Posted in Georgia History, GSU photo archive, Politics, Undogegorized by chamblee54 on March 23, 2016






Yesterday was #NationalWaterDay. PG celebrated by going to Decatur to talk about his water bill with the county. Water is taken for granted. You turn on the faucet, and (reasonably) clean, safe water comes out. It is only when the bill is too high that you think there is a problem.

Currently, Atlanta is getting plenty of rain. There is no immediate danger of running out of water. In 2007, there was a drought. There was speculation about running out of water. In the eight years since the drought, little has been done to prevent a future calamity. Atlanta is one sustained drought from becoming a ghost town. PG has written about this before.

#7gallonchallange was one of yesterday’s gimmicks. “For one day, attempt to limit water your usage to seven gallons a day, which is a high estimate of how much the average African uses.” There was a chart, showing how much water is used by typical activities. There were helpful suggestions, like “Don’t take a bath.” (The current custom of bathing everyday is fairly recent in western society.)

The “average African” (a strange concept for a diverse continent) does not just turn on a faucet to get water. In Kibera, an “informal settlement in Nairobi, Kenya, getting water is a chore. “Very few of the residents have running water. Every day, people have to carry a 20 liter jerrycan to a water vendor. Often, there are shortages, and the price goes up. The water is often contaminated. There are water mafias, which create artificial shortages to boost the price.”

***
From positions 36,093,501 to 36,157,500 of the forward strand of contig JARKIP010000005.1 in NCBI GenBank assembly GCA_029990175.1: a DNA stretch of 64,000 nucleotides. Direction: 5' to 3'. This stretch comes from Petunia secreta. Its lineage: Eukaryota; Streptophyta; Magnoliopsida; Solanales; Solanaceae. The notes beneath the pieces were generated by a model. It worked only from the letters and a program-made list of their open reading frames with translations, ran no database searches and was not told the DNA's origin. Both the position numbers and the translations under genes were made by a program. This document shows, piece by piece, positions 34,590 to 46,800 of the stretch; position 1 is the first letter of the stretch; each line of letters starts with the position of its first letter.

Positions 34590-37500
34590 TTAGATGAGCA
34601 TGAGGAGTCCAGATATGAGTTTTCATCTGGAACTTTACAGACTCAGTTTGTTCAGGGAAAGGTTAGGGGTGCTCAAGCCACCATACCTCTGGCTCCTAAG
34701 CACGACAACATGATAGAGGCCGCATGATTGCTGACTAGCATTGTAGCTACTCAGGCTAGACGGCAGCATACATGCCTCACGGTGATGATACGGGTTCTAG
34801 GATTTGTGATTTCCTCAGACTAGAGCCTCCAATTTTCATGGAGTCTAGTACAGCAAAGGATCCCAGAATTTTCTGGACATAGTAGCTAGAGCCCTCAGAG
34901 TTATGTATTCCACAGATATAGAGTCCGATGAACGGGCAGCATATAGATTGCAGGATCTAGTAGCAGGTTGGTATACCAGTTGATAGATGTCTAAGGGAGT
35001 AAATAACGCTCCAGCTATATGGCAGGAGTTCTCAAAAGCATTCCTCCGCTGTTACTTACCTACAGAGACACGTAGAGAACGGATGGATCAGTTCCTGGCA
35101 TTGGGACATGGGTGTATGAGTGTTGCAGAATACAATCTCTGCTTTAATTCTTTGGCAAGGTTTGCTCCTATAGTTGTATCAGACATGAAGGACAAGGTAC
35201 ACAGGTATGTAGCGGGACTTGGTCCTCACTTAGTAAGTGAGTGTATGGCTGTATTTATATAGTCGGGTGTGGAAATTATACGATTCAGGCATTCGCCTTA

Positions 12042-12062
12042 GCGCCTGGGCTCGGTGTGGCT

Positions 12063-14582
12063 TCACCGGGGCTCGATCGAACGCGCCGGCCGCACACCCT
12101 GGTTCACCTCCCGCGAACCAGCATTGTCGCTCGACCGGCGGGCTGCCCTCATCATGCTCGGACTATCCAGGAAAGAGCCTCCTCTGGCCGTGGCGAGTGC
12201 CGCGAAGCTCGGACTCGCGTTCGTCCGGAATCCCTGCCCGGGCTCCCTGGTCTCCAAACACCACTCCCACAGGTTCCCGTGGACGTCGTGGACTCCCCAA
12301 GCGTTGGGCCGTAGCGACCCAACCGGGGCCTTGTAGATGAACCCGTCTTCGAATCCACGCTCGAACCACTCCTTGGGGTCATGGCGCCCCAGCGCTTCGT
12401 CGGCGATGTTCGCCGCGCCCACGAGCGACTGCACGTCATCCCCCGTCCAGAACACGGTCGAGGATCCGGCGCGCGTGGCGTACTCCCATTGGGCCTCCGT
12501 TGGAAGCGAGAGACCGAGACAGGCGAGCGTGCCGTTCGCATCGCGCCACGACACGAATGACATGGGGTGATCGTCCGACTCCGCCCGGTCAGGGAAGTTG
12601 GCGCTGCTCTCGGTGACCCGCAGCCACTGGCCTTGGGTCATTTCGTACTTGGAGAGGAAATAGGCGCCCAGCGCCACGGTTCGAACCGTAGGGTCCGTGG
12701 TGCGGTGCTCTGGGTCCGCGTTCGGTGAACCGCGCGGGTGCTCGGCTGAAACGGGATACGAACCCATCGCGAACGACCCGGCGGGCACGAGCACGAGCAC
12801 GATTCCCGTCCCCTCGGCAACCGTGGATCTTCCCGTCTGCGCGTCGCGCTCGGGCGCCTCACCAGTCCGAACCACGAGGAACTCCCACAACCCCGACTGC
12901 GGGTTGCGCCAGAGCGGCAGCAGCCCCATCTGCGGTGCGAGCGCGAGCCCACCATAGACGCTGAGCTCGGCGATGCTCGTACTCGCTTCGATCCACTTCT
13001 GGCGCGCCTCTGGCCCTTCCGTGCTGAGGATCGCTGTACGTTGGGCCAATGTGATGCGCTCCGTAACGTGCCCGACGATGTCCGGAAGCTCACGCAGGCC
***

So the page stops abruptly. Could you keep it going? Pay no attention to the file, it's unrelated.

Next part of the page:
“If the root of water problems in Kibera centered on price and supply it may be more manageable, but issues of water quality substantially complicate clean water delivery systems. Most water pipes in Kibera run above ground and are made of plastic (due to issues with theft of steel pipes), which are highly fragile and easily manipulated. These pipes will often crack or break (either accidentally due to traffic or intentionally by competitors), allowing sewage to seep into drinking water. Indeed, water sources that are generally clean can easily become contaminated without notice. This is reflected in public health data—infant mortality rates and bloody diarrheal infection rates in Kibera are more than three times the average of Nairobi as a whole (UNDP 2006).”

The feature below is a repost. Pictures are from “The Special Collections and Archives, Georgia State University Library”. “Unidentified Georgia Tech football player, Atlanta, Georgia, April 1938.”






Some people think that the drought is over, and we can go back to wasting water. They are wrong.

From a water supply point of view, Atlanta is a terrible place for a city. 4 million people depend on the Chattahoochee River, an overgrown trout stream. If you look at a map of Georgia watersheds, you see what a small area is covered by the Chattahoochee.

As if that isn’t bad enough, the water is also claimed by Alabama and Florida. A nuclear power plant in Alabama uses enormous amounts of river water. The three states have been arguing in the courts over the water rights for years, and the courts have ruled against Georgia.